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Cardenas-Rojas v. United States

UNITED STATES DISTRICT COURT SOUTHERN DISTRICT OF CALIFORNIA


January 10, 2008

VICTOR CARDENAS-ROJAS, PETITIONER,
v.
UNITED STATES OF AMERICA, RESPONDENT.

The opinion of the court was delivered by: M. James Lorenz United States District Court Judge

ORDER DISMISSING WITH PREJUDICE PETITIONER'S MOTION UNDER 28 U.S.C. § 2255 TO VACATE, SET ASIDE OR CORRECT SENTENCE

On February 5, 2007, Petitioner filed a motion pursuant to 28 U.S.C. § 2255 to vacate, set aside or correct sentence. Respondent has filed a response and opposition; Petitioner has not submitted a reply, and the time for doing so has expired. The Court has reviewed the record, the issions of the parties, and the supporting exhibits and, for the reasons set forth below, will dismiss Petitioner's motion.

BACKGROUND

Petitioner Victor Cardenas-Rojas ("Petitioner") was charged by indictment with one of being a deported alien found in the United States in violation of 8 U.S.C. § 1326. On June 1, 2006, a three-count superceding information was filed charging Petitioner with Illegal (Count One was a misdemeanor and Counts Two and Three were felonies) in violation of .S.C. § 1325.

That same day, Petitioner pled guilty to the three-count superceding information before the magistrate judge pursuant to a written plea agreement. Under the terms of the plea agreement, Petitioner agreed to waive any right to appeal, or to collaterally attack his conviction and sentence, unless the Court imposed a custodial sentence greater than the high end of the deline range recommended by the Government pursuant to the plea agreement. See Plea Agreement ¶ XI. In exchange, the Government agreed to jointly recommend a sentence of months custody, the statutory maximum pursuant to the three-count superceding information. This joint request amounted to a recommendation from the Government of a sentence far below the applicable guideline range for the offense.*fn1 During the plea proceedings, Petitioner clearly owledged that he understood, that by entering the plea agreement, he was waiving his rights to appeal and collateral attack. On August 14, 2006, the Court accepted Petitioner's guilty pleas and sentenced Petitioner to a 54-month term of imprisonment (Six months as to Count One, and 24 months as to both Counts Two and Three) followed by a term of supervised release of one

ANALYSIS

In the instant motion brought under 28 U.S.C. § 2255, Petitioner contends that: 1) he was improperly sentenced under 8 U.S.C. § 1325 because he was not charged with that offense; and 2) double jeopardy applies because he received two separate sentences (custodial and supervised release). Both arguments fail because they are factually and legally inaccurate. The superceding indictment, which charged the Petitioner with three counts of Illegal Entry in violation of 8 U.S.C. § 1325 was the operative charging document, and the sentence imposed reflected as such.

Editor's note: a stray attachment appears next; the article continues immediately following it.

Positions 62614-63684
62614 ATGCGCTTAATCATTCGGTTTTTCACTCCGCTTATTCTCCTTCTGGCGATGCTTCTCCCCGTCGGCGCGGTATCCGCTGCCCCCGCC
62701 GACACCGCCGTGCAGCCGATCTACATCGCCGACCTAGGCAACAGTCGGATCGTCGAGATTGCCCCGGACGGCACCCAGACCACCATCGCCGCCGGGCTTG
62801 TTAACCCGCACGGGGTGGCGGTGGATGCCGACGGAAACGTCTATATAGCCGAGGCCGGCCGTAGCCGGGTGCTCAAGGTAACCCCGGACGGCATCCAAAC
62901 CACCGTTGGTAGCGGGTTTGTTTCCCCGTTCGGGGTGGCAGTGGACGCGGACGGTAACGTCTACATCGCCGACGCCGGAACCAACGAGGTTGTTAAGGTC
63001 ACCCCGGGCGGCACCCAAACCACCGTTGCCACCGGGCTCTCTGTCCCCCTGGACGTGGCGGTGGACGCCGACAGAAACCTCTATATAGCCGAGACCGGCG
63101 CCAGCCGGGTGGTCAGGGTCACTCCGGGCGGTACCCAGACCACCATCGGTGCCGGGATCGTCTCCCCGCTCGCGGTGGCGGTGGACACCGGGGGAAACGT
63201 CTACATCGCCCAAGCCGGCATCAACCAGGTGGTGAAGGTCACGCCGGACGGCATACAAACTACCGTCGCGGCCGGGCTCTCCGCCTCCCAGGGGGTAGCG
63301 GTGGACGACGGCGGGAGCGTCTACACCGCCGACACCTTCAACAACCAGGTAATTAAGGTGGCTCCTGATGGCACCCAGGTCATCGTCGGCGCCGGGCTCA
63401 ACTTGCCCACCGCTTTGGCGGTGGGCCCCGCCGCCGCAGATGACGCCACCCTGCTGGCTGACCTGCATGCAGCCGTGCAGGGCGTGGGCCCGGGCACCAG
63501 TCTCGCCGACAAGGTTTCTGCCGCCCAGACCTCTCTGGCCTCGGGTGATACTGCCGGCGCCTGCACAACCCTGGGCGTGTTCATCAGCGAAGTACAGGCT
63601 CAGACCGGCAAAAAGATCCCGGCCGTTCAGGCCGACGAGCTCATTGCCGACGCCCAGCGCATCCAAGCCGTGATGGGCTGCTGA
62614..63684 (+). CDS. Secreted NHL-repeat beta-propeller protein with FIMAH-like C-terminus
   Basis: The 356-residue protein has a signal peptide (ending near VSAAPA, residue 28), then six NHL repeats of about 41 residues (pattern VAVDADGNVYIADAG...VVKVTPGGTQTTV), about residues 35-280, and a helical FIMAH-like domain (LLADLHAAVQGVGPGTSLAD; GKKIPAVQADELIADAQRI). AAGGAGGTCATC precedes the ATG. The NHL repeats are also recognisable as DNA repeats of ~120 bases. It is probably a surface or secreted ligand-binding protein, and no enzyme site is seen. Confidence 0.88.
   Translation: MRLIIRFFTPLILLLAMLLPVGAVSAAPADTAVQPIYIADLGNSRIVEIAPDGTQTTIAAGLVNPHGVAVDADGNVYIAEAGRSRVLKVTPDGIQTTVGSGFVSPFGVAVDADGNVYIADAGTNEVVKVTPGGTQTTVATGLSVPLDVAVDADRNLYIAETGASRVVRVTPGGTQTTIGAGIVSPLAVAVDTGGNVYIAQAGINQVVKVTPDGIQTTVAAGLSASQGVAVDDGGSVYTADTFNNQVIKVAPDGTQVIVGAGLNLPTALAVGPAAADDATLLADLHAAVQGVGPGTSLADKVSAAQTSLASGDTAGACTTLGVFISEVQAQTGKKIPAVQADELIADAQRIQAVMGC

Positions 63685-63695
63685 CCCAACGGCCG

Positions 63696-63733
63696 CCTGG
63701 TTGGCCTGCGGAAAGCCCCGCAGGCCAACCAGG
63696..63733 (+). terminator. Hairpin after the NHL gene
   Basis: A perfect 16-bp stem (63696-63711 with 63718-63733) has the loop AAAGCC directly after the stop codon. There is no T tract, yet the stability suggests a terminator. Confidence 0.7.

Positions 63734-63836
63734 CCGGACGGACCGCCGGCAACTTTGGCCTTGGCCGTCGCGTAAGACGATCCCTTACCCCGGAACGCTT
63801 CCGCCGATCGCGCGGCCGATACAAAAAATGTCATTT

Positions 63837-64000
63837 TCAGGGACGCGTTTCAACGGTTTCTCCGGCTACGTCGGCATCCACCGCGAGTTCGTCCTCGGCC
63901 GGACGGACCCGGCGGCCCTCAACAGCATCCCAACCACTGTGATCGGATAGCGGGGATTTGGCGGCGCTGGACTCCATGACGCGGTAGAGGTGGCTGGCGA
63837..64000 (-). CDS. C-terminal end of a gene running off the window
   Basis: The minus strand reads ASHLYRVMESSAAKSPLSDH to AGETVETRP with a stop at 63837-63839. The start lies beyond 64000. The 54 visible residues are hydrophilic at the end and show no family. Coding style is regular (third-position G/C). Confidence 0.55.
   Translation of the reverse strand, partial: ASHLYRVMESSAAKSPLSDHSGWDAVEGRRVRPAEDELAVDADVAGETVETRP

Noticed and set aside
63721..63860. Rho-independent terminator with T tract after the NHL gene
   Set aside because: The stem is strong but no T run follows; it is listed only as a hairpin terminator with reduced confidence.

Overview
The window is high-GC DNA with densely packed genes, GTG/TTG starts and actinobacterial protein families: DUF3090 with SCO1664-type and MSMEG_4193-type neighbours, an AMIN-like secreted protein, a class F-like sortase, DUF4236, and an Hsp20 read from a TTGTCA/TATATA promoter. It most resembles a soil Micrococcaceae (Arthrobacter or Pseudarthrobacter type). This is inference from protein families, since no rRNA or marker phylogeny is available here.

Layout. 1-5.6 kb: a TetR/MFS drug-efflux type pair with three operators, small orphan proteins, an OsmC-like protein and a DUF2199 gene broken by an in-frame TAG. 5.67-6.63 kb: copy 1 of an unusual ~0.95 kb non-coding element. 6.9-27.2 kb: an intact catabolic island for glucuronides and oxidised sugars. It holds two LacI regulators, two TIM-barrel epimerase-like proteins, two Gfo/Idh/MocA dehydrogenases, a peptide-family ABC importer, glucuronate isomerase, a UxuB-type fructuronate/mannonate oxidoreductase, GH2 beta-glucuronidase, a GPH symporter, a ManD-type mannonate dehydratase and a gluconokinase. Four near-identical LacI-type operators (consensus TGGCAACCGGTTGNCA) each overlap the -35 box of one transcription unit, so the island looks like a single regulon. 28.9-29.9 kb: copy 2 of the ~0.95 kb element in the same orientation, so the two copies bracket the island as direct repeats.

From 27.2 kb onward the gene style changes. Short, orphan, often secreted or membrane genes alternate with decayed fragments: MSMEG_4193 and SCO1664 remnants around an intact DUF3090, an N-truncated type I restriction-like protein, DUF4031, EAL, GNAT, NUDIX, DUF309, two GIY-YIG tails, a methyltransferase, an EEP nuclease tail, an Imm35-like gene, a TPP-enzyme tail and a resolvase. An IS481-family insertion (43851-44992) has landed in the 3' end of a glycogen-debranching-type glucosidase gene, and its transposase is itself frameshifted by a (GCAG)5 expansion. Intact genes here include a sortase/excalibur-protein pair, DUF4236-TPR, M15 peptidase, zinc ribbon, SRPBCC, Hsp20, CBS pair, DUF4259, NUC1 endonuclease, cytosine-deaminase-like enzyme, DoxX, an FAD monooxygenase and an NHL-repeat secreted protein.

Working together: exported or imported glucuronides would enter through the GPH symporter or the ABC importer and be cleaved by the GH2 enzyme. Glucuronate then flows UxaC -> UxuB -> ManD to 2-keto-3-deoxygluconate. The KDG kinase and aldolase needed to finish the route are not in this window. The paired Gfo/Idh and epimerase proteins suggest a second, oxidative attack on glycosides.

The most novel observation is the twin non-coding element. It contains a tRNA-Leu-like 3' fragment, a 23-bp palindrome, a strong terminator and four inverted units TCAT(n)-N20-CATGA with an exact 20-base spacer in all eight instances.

Furthermore, as part of his plea agreement, Petitioner waived both the right to appeal and the right to collaterally attack the judgment and sentence. Because Petitioner does not challenge the validity of the waiver, nor call into doubt the effectiveness of his counsel's assistance regarding his decision to enter into the agreement, the Court finds that the waiver should be orced.

A knowing and voluntary waiver of a statutory right is enforceable. United States v. varro-Botello, 912 F.2d 318, 321 (9th Cir. 1990). The right to collaterally attack a sentence er 28 U.S.C. § 2255 is statutory in nature, and a defendant may therefore waive the right to § 2255 petition. See, e.g., United States v. Abarca, 985 F.2d 1012, 1014 (9th Cir. 1993) (by entering plea agreement waiving right to appeal sentencing issues, defendant relinquished his right to seek collateral relief from his sentence on the ground of newly discovered exculpatory evidence).

The scope of a § 2255 waiver may be subject to potential limitations. For example, a ndant's waiver will not bar an appeal if the trial court did not satisfy certain requirements under Rule 11 of the Federal Rules of Criminal Procedure to ensure that the waiver was wingly and voluntarily made. Navarro-Botello, 912 F.2d at 321. Such a waiver might also be ineffective where the sentence imposed is not in accordance with the negotiated agreement, or sentence imposed violates the law. Id.; United States v. Littlefield, 105 F.3d 527, 528 (9th Cir. 1996). Finally, a waiver may not "categorically foreclose" defendants from bringing § 2255 ceedings involving ineffective assistance of counsel or involuntariness of waiver. Abarca, F.2d 1012, 1014; United States v. Pruitt, 32 F.3d 431, 433 (9th Cir. 1992).

In this case, none of these potential limitations on the validity of Petitioner's waiver are applicable. First of all, the record indicates that Petitioner knowingly and voluntarily entered into the Plea agreement and that the requirements of Rule 11 were adhered to. Secondly, the ce imposed by the Court was in accordance with the negotiated agreement, and in accordance with the applicable sentencing guidelines. Finally, Petitioner does not dispute the ectiveness of his counsel's assistance regarding his decision to enter into the plea agreement. Therefore, the Court finds that none of the recognized limitations to a defendant's waiver of the to bring a § 2255 motion are present in this case. Accordingly, the collateral attack waiver vision in Petitioner's plea agreement will be enforced.

CONCLUSION

For the reasons set forth above, the Court finds that Petitioner has waived his right to collaterally challenge his conviction and sentence in this matter. Accordingly, Petitioner's Motion to Vacate, Set Aside or Correct Sentence pursuant to 28 U.S.C. § 2255 is DISMISSED WITH PREJUDICE.

IT IS SO ORDERED.


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